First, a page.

In Favor of 3.5, With One Reservation.

I'll give you another focus change I see in 3.0/3.5 from the traditional 1E/2E rule sets: 3.0/3.5 prefers a GM that inhabits more of a role that interprets and implements the rules, rather than the all powerful CREATOR of 1E/2E, whose word is law, written in stone, and carried down to replace the pages in the rulebook.

3.0/3.5 encourages a weak GM (find a way to make the rules work), where as 1E/2E encourage a strong GM (just make up a new rule).

Sure, you can use either GMing style with either game, but I do think one is encouraged over the other depending on which rule set you're using.


I find myself on the horns of dilemma here:

On one hand, when you have a strong GM, who knows his storyline, knows the PCs, and knows the players; then it can be a truly magical interaction.
On the other hand when you had a tinpot dictator (we all were at age 14-15) and started out the DM duties, it could be godawful.
The brilliance of 3.5 (I rarely say that) is that it did prevent the tinpot dictator syndrome with its numerous rolls. After all, your standard locking mechanism will always have a DC check of 15 or so, so you know what you can pull off.

At the same time the rule wizards really made it like studying for the Bar exam in terms of the sheer amount you have to know. It is incredibly difficult to be a GM in 3.5 because you could easily stop play for 20 minutes while read a rule, cross refernce it with skill, stats, feats, and other rules that can modify it. That has to be one of the toughest jobs there is.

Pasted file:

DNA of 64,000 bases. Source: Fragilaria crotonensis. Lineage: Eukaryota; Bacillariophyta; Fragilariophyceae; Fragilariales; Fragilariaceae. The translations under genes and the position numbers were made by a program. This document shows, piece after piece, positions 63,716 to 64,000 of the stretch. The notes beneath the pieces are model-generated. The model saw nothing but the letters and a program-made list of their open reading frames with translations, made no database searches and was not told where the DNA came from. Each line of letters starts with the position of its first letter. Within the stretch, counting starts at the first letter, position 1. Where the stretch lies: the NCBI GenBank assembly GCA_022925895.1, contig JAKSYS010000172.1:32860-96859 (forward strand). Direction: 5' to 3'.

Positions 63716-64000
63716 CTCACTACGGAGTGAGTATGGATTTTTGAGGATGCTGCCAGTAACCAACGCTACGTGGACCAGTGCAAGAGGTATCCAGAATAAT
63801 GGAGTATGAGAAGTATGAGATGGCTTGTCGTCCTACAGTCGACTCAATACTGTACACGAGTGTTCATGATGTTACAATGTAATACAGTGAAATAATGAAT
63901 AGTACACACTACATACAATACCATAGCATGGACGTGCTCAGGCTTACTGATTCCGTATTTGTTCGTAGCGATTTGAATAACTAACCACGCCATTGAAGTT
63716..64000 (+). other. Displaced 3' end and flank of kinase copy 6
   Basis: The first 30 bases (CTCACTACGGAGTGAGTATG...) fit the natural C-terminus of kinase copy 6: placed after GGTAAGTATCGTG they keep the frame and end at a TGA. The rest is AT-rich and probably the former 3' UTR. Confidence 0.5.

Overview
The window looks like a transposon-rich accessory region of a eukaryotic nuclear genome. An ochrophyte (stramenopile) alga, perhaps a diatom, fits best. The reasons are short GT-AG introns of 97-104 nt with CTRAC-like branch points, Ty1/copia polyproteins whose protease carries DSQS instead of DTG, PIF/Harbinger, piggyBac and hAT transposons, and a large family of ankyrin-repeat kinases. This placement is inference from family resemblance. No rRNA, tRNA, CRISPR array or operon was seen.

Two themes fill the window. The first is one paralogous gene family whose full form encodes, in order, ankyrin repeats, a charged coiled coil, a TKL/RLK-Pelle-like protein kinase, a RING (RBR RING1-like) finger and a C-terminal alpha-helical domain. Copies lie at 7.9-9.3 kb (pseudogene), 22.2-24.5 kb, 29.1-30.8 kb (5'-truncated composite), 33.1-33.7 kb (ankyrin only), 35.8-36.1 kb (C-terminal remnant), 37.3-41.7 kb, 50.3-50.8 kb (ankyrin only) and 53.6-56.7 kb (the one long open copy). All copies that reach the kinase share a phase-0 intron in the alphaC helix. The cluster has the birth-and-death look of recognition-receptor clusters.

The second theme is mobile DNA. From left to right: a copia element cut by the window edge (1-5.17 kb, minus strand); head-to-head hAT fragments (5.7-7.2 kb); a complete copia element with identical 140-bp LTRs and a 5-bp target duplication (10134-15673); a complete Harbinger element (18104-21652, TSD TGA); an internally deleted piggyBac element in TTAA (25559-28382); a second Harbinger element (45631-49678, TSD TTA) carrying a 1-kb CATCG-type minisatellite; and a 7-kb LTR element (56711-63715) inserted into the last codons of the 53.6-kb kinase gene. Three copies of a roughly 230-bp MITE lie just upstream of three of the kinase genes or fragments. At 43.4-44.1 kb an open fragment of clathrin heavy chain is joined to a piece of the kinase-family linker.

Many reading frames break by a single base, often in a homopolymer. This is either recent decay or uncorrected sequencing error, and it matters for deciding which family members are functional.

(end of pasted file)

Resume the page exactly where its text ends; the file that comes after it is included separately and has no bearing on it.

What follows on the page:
There was some simplicity to the DM as god.
You have surely noticed that surprise is barely dealt with in the PHB; a player should only know the effect of surprise, not how surprise is handled.
This is the province of the DM, and as such surprise is described in the DMG. The problem is that the description is fuzzy, and for someone coming from previous versions of the game, it can be a bit of a headache.
Only after careful reading you realise how close is 3e initiative to AD&D 1e.
- Spot and Listen opposed by Hide and Move Silently simply replace the mutual surprise rolls of previous editions.
- AD&D 1e already had mechanics similar to the flat-footed condition, in fact if you had an high dexterity you could avoid losing segments of action. If not, there was a pretty high chance that you lost one segment of action.
- Also, surprise in AD&D didn't necessarily imply the start of combat:
1e DMG p.62 said:
Avoiding, parleying, awaiting the action of the surprised, missile discharge, and setting of weapons (typically spears or spearing types of pole arms) are possible.
That's not much different from 3e where you roll for initiative, and then you see what happens.